DUBLIN: House prices in Northern Ireland have gone up 16 per cent in just two years, new figures show. The average property price is now £128,650, which is well below the 2008 boom price of around £198,000 but still showing considerable growth over the last few years. Figures released today by Land & Property Services and the Northern Ireland Statistics & Research Agency show a 4.4 per cent rise over the last year. The House Price Index report for Quarter 2 2017 uses stamp duty information on residential property sales. Key points include a 3.1 per cent rise between Q1 and Q2 this year and a 4.4 per cent increase between Q2 2016 and Q2 2017. The report shows that 5,106 residential properties were sold during Q2 2017 and that “the house price index is now 16% higher than Q1 2015”. Commenting on the latest stats, Ulster Bank Chief Economist Richard Ramsey said there is a big difference between new-build home and older properties.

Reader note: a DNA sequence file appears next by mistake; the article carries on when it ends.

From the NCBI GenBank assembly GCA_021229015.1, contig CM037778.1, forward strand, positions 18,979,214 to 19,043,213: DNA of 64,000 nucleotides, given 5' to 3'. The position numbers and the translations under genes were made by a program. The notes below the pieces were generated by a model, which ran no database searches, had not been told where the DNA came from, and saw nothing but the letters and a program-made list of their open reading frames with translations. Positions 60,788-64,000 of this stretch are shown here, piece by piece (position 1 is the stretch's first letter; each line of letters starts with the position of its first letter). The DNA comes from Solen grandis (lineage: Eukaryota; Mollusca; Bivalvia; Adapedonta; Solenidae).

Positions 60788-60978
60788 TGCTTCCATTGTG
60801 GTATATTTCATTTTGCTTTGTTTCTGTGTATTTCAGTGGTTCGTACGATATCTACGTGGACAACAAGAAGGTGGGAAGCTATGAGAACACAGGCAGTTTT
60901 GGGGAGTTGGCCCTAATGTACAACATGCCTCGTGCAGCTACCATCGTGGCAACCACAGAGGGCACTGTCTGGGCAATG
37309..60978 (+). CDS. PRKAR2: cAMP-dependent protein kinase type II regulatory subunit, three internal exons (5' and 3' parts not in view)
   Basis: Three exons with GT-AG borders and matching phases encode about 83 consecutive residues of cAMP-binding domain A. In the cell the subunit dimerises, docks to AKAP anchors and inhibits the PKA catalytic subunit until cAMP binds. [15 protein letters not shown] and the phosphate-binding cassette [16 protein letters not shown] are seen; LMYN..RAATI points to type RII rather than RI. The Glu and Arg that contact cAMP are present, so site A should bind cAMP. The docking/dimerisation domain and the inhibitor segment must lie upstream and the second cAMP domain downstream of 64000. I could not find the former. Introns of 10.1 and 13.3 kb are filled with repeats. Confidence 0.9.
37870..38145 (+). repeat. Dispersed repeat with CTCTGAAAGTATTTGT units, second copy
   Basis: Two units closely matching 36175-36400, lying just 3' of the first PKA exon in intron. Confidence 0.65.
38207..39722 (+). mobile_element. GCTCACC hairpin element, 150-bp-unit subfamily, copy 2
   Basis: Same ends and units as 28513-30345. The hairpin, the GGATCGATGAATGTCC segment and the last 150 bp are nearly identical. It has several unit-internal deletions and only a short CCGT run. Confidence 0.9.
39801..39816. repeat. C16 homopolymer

He added: “The latest Northern Ireland Residential Property Price Index shows that overall average house prices increased 3.1% quarter-on-quarter and 4.4% year-on-year. However, looking more closely at the data reveals that there is a two-speed market going on, with the average price of new build homes rising significantly faster than that of existing or resold housing stock. “New build prices are up by 25% in the past two years, compared to 10% for existing or resold properties. This means that new build prices are at an eight-year high, and are now less than one-third below their peak in Q3 2007. Meanwhile the average price of existing or resold stock is still 45% below its peak. “Interestingly, there is also divergence between urban and rural areas, with average prices in rural areas up 6.3% in the past year, compared to 3.7% for urban areas. And Belfast saw the slowest rate of growth of the Northern Ireland regions (year-on-year).”